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Captain Picard's edition of The Globe Illustrated Shakespeare: The Complete Works featured an illustration by Henri Fuseli called Titania, Bottom and the Fairies which featured Titania and Nick Bottom – turned into a donkey – both characters from the play. This book was on display in the captain's ready room aboard the USS Enterprise-D in 2366. (TNG: "The Offspring", "Sins of the Father")
Starting in 2367 and continuing into, on and off, 2369, two other pages from the play were in display in the ready room. (TNG: "Data's Day", "Clues", "Galaxy's Child", "The Nth Degree", "The Drumhead", "The Host", "The Game", "New Ground", "The Outcast", "Cause and Effect", "The First Duty", "I Borg", "Time's Arrow", "Relics", "Rascals", "Suspicions")
In the latter year, these same two pages were on display in Data's quarters. (TNG: "Inheritance") On these two pages, there were photographs of Olivia de Havilland as Hermia in the American film adaptation of the play from 1934 and Robert Helpmann as Oberon in the Old Vic production of the play from 1958. Two other pages were on display in the ready room in 2367 and 2370. These pages contain two 18th century illustrations, plus an illustration from the early 20th century. (TNG: "The Wounded", "Devil's Due", "Interface")
When an away team from the USS Enterprise-D was trapped in 1893 San Francisco, the team members claimed to be actors having performed A Midsummer Night's Dream in Milan, London, and Paris. Data played Puck, Doctor Crusher a fairy, Riker played Oberon, and Mrs. Carmichael was to be Titania. (TNG: "Time's Arrow")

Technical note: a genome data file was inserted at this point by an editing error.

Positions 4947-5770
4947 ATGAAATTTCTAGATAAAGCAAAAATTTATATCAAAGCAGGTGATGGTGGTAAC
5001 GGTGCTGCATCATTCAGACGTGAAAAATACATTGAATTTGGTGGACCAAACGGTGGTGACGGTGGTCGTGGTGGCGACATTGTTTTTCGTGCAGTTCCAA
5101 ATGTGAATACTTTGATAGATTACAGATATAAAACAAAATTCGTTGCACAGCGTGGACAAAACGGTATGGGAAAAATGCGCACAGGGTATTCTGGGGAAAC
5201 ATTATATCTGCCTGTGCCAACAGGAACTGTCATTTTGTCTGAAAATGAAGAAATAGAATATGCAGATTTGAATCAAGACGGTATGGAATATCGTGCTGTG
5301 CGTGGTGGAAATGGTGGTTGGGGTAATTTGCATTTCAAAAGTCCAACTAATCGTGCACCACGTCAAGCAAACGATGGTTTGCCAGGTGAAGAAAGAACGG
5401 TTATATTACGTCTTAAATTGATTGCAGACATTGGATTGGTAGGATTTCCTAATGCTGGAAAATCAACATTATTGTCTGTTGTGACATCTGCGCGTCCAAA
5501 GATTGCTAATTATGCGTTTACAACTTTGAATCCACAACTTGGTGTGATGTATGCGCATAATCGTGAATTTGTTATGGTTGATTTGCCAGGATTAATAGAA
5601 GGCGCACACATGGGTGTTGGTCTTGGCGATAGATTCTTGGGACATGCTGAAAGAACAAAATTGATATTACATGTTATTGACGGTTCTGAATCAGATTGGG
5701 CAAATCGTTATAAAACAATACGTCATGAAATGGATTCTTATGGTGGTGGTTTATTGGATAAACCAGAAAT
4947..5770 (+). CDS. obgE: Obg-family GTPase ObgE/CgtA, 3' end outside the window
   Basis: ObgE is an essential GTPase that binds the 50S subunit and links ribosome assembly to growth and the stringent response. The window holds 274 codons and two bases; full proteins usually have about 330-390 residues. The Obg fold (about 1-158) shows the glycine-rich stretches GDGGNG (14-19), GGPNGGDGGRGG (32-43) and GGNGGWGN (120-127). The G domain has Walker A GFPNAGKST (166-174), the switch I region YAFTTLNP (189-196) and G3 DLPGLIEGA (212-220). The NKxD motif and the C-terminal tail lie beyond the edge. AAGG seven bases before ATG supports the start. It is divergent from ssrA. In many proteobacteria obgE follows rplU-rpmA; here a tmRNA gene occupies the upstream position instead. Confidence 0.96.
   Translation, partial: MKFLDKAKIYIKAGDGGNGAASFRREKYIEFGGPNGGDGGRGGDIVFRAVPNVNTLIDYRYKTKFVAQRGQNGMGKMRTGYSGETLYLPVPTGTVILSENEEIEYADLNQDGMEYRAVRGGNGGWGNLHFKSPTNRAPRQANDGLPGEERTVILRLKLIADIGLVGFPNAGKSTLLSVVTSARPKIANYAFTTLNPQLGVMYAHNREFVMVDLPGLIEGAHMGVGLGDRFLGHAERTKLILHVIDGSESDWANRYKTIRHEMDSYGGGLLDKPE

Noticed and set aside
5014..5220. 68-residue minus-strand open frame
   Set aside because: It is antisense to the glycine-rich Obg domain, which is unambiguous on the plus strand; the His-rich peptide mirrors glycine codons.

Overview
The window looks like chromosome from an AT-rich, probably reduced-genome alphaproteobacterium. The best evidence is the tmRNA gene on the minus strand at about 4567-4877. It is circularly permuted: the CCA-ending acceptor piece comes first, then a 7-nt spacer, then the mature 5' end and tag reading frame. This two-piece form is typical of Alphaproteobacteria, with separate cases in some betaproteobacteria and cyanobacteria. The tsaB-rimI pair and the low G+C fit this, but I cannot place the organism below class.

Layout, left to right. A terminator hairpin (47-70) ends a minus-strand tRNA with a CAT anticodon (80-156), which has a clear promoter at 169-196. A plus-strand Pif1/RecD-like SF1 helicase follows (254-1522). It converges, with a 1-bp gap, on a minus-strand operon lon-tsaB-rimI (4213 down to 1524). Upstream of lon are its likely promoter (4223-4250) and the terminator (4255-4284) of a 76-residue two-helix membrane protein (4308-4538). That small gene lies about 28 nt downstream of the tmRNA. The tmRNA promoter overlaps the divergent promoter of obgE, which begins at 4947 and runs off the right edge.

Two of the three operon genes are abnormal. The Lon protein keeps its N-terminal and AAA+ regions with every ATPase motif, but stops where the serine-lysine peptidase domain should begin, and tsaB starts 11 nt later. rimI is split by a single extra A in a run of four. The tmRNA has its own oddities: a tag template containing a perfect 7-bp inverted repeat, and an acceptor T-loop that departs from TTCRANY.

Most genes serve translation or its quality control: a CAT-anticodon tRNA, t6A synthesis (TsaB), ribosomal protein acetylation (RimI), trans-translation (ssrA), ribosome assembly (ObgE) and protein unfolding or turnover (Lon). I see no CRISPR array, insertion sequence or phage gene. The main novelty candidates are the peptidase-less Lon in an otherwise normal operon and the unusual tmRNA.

|Selected works of William Shakespeare|
|All's Well That Ends Well • As You Like It • Hamlet • Henry IV, Part I • Henry IV, Part II • Henry V • Henry VI, Part II • Henry VI, Part III • Julius Caesar • King Lear • Macbeth • Measure for Measure • The Merchant of Venice • A Midsummer Night's Dream • Much Ado About Nothing •Othello • Richard II • Richard III • Romeo and Juliet • The Tempest • Timon of Athens • Twelfth Night, or What You Will • sonnets|
Background information Edit
The play was mentioned twice in letters found in the Picard family album. One letter invited Picard to an adaptation which set the story in the Tivoli Gardens in Copenhagen. The other quoted the play in relation to the celebration of four hundred years since the first landing on the Moon.